The pupae work their way partly clear from a hole in the ground, the adults emerge, and then hang from nearby vegetation to spread their wings.
Many leave behind obvious empty pupal shells on the ground, as shown in this image.
What might look similar
Some members of the family Cossidae are large with similar narrow wings; adopt a similar posture when settled; and are basically dark with some silver markings superficially like Hepialidae. For example, Endoxyla encalypti is frequently seen in mid-summer in the Atlas region. Cossid moths fold their wings in a more rounded fashion than Hepialids, and their peak flying time is earlier.
A genus of smaller hepialid moths that might be confused with Abantiades and Oxycanus is Elhamma. Elhamma australasiae is common in urban areas in February and March and comes readily to lights as soon as it is dark. Males have a wingspan of 3-4cm, females twice that.
The largest Australian moth - as measured by wingspan - is also a hepialid. There is no official record of this species - Zelotypia stacyi - in the Atlas region. However, one was found freshly emerged on a low eucalypt branch overhanging a bush track near Bawley Point on 3 March 2010, and a wing was found at Bingie a few years before that.
If you find one, you are unlikely to confuse it for anything else - it has a wingspan of 18-23cm! Make sure you get a photo and post a sighting on NatureMapr if you do chance across one.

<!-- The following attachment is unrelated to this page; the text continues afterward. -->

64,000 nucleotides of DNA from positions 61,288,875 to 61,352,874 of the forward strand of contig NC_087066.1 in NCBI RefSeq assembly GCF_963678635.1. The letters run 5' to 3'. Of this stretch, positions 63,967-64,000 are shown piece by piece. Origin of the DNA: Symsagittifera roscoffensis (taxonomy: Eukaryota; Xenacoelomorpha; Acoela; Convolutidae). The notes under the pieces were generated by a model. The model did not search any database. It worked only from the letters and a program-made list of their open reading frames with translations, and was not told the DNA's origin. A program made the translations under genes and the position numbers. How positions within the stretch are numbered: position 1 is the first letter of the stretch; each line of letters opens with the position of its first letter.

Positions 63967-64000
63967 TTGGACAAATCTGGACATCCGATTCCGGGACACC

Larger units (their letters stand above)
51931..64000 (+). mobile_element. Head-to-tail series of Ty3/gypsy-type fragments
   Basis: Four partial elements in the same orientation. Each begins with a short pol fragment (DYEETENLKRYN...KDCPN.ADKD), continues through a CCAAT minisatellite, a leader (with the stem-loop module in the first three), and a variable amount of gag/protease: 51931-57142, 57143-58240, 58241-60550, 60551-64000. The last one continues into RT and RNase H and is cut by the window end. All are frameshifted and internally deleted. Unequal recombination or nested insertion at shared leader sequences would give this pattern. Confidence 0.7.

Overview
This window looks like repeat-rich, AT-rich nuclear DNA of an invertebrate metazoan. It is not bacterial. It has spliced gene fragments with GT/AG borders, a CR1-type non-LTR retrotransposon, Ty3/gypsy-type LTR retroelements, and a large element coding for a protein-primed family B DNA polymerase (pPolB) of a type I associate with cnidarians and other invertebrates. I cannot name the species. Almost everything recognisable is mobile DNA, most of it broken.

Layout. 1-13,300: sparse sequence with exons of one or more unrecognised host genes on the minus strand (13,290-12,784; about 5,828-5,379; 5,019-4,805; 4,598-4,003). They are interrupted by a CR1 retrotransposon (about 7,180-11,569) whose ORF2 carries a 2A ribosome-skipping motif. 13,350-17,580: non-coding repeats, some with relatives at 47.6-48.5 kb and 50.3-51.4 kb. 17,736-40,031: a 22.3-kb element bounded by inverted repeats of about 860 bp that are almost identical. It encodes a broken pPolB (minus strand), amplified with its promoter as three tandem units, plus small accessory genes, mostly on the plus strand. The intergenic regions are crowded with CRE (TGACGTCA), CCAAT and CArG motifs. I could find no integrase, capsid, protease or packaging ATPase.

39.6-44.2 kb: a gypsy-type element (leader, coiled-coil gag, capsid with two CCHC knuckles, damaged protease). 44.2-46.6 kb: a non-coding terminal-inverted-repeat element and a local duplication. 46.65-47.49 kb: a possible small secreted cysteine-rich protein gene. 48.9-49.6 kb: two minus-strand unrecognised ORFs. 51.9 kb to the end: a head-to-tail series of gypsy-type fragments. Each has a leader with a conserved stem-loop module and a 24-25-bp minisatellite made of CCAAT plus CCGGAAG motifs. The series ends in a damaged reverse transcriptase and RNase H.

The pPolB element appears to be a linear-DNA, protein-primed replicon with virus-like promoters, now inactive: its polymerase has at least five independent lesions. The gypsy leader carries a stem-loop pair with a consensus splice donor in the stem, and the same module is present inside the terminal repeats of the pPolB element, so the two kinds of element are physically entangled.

What to record
The date, time and location. The number of individuals. Their size (wingspan or overall length top of head to wingtip, ideally measured but otherwise estimated). The plants that the moths seem to be associated with. Any notes about their behaviour (e.g. feeding; resting; flying; mating).
Also the weather, both current and recent past, and even the following weather such as a cold front, as some moths are thought to be able to sense pressure changes and perhaps the likelihood of rain.
What to photograph
When taking photos of settled moths, it is most helpful to obtain more images than just a view from above. Wing scales are three dimensional objects, and can display different wing patterns when viewed at different angles, so photos taken from a side angle often show important information.
A photo taken from a 30-45 degree angle above the plane of the moth, and slightly forward of midway along the moth so the head and appendages can be seen, makes for an ideal main photo.
Additional photographs showing close-ups of the head with its antennae and other appendages are also valuable, as they often help identify genera and species. Take pictures of all the wing pattern variations seen, as it will not always be obvious whether there is only one species present, or more.
Now simply upload your sightings!
All sightings are recorded on the Atlas of Life NatureMapr database. This is a powerful, easy to use system that you can access from a computer or a mobile device.
Moths of Victoria, part 6 “Hepialidae and their Allies” is the best available identification reference as it contains most of the species mentioned above and not too many others. It is available quite cheaply from the Entomological Society of Victoria.
“A Guide to Australian Moths” (Paul Zborowski and Ted Edwards, CSIRO Publishing 2010) is a readily available alternative.
If you have any questions about this survey, or about any Atlas of Life activities, please feel free to contact us.
LEADER: Glenn Cocking